Editor’s note: At Tuesday’s DRC meeting, requests by Midtown Patch to see project plans from both applicants were politely refused. It is not customary for applicants to provide project plans to those outside the Development Review Committee at such meetings, therefore not all the information pertaining to the projects is readily available to Patch at this time. If you have the plans, by all means, please post!
At Tuesday’s Midtown SPI-16 & SPI-17 Development Review Committee (DRC) meeting, the committee heard plans about a pair of projects that would encompass the majority of two highly visible blocks in south Midtown.
The DRC first heard from a group seeking to build a $225 million, 100,000 square-foot cancer-treating proton facility on a 2.39-acre property bounded by Peachtree St., North Ave., Juniper St., and Ponce de Leon Ave.
Then the committee listened as a team heading a mixed-use project, including 285 apartments, presented its plan for a 2.5-acre property located across the street from the medical facility and bounded by Juniper, Ponce, North and a portion of Piedmont Ave.
Neither plan was voted on and both groups indicated they would return next month to present revision plans following suggestions by the committee. And while the DRC was complimentary to both groups, it also recommended to both to return in August with plans that included “more interaction with the street.”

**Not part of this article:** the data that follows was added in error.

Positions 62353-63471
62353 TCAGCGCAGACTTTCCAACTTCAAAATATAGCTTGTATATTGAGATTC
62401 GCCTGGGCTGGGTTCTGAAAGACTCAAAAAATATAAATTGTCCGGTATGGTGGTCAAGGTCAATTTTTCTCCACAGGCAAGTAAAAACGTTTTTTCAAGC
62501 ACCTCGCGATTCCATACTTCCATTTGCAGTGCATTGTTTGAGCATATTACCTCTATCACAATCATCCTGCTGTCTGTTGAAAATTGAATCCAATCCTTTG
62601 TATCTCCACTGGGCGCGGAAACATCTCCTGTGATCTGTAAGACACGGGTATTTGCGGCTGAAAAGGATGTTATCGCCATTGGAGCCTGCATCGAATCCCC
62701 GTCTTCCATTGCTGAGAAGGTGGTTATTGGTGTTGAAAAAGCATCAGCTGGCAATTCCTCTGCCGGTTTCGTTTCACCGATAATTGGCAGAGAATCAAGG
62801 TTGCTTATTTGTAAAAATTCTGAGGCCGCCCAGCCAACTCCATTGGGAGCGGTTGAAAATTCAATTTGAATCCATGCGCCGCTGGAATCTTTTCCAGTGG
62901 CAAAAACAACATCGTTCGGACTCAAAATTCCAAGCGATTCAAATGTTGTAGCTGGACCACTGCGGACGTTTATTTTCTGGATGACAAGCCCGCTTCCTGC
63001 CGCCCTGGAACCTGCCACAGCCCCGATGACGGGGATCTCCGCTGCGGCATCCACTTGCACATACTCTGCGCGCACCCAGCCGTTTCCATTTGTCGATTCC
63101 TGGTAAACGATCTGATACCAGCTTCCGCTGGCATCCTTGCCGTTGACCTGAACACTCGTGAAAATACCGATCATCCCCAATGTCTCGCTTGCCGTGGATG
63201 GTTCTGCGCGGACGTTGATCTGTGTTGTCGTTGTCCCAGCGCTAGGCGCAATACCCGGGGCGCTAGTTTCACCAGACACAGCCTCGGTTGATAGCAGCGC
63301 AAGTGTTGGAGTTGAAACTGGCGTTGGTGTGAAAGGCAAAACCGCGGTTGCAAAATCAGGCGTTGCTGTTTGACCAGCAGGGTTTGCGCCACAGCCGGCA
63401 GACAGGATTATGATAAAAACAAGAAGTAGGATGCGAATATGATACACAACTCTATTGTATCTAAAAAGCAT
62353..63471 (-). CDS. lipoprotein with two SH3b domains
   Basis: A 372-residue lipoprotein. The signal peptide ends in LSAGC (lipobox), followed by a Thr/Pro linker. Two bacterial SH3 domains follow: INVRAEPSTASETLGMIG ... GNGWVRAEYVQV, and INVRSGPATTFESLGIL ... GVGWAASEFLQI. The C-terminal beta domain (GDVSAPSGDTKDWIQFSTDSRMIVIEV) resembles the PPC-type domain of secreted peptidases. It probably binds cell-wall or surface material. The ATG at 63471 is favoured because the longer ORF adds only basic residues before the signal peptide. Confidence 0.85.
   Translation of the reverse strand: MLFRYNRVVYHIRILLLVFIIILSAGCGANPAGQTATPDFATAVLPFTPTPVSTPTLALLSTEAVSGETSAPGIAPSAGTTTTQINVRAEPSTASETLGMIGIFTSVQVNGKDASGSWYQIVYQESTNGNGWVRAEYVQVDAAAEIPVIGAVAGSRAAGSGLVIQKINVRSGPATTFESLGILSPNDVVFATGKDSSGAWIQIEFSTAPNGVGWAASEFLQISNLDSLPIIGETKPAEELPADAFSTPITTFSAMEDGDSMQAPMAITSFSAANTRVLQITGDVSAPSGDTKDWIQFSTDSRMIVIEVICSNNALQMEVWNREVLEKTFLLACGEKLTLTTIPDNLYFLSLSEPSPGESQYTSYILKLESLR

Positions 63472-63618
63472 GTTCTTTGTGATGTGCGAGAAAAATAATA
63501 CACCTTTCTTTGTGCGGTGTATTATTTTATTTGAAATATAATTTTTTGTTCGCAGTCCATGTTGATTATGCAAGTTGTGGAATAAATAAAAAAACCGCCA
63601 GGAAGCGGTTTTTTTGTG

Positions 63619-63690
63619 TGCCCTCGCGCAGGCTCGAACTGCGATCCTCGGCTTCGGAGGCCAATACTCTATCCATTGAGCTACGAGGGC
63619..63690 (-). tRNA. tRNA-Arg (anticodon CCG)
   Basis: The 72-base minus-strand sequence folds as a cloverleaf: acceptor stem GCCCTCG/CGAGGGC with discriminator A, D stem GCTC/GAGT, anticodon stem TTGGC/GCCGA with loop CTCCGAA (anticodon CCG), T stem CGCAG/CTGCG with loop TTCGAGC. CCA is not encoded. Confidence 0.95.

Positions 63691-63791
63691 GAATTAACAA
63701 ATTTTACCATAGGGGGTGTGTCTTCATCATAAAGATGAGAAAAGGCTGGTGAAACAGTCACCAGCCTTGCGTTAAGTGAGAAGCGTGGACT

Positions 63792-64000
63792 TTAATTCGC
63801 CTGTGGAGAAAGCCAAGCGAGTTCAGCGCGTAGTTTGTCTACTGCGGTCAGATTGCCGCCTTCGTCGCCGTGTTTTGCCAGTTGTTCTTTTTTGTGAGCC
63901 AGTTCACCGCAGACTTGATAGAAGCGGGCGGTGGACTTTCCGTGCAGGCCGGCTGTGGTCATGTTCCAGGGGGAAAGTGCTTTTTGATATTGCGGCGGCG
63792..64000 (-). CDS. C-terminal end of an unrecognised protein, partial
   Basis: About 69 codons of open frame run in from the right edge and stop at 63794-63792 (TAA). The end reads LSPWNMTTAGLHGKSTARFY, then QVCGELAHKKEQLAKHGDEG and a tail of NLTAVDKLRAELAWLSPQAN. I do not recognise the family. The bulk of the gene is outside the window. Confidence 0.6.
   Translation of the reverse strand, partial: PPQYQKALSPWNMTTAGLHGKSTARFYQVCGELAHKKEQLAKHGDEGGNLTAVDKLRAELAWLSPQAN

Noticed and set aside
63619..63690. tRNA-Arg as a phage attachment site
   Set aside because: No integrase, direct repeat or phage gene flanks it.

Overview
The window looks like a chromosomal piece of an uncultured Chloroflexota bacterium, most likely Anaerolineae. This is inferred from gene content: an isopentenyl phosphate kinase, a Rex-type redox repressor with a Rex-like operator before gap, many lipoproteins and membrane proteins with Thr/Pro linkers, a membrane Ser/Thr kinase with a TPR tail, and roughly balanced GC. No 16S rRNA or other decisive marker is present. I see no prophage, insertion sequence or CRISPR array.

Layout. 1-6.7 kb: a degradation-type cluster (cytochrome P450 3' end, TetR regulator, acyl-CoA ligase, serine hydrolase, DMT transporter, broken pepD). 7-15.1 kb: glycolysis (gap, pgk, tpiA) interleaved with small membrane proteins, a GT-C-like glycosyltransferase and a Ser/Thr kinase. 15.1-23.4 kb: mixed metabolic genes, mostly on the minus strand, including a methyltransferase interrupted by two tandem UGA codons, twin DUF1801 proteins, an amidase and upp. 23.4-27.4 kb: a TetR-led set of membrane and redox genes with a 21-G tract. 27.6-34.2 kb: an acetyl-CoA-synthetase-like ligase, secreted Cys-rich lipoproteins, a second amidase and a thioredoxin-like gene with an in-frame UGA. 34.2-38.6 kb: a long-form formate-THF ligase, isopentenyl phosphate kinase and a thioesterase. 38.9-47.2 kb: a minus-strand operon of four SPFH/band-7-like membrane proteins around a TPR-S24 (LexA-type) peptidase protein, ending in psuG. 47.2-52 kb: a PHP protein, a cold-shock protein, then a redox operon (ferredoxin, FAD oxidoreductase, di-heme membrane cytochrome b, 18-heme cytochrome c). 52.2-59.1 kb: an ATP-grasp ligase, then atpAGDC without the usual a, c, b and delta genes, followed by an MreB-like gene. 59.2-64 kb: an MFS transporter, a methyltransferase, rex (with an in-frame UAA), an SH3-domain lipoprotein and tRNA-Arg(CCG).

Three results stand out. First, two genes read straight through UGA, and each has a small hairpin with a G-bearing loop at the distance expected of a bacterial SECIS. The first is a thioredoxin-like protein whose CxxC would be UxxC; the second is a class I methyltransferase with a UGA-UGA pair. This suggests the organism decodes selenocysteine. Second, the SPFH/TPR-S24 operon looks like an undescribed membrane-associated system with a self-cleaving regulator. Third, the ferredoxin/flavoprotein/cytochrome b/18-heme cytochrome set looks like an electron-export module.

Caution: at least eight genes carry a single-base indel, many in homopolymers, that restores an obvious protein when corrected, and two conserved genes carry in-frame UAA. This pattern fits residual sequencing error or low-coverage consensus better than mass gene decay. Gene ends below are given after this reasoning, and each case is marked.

Up first Tuesday were plans for the Georgia Proton Therapy Center that is slated for the 615 Peachtree Street property. Co-operated by Emory Healthcare, it will be the state’s first proton therapy facility, employing approximately 110 professionals and treating around 1,900 patients annually. Developers would like to begin construction by February 2013.
The main pedestrian entrance to the three-story project will be at the corner of Peachtree and North with retail space stretching along Peachtree - the only retail space offered in the plans.
Plans for glazing dominate the façade along both North and Ponce, while Juniper is void of a “kinetic element’’ as that will be the inside positioning of the four, 270-ton gantries, which will rotate around the patients to deliver treatment.
The service vehicle entrance will be on North while another entrance, which will lead to an interior 180-car parking lot, will be positioned on Ponce.
It was also explained that communication has been made with the owners of about the possibility of removing some or all of its parking deck on Ponce in an effort to create a larger common use area for both the medical facility and condo residents. If such occurs, it’s believed adjustments to the facility's parking deck would be made to accommodate all users.
DRC member Penelope Cheroff of the Ansley Park Civic Association remarked, “We’re excited about the building; I think it’s a great addition to the area. But we want it to be a great addition to street life, as well.”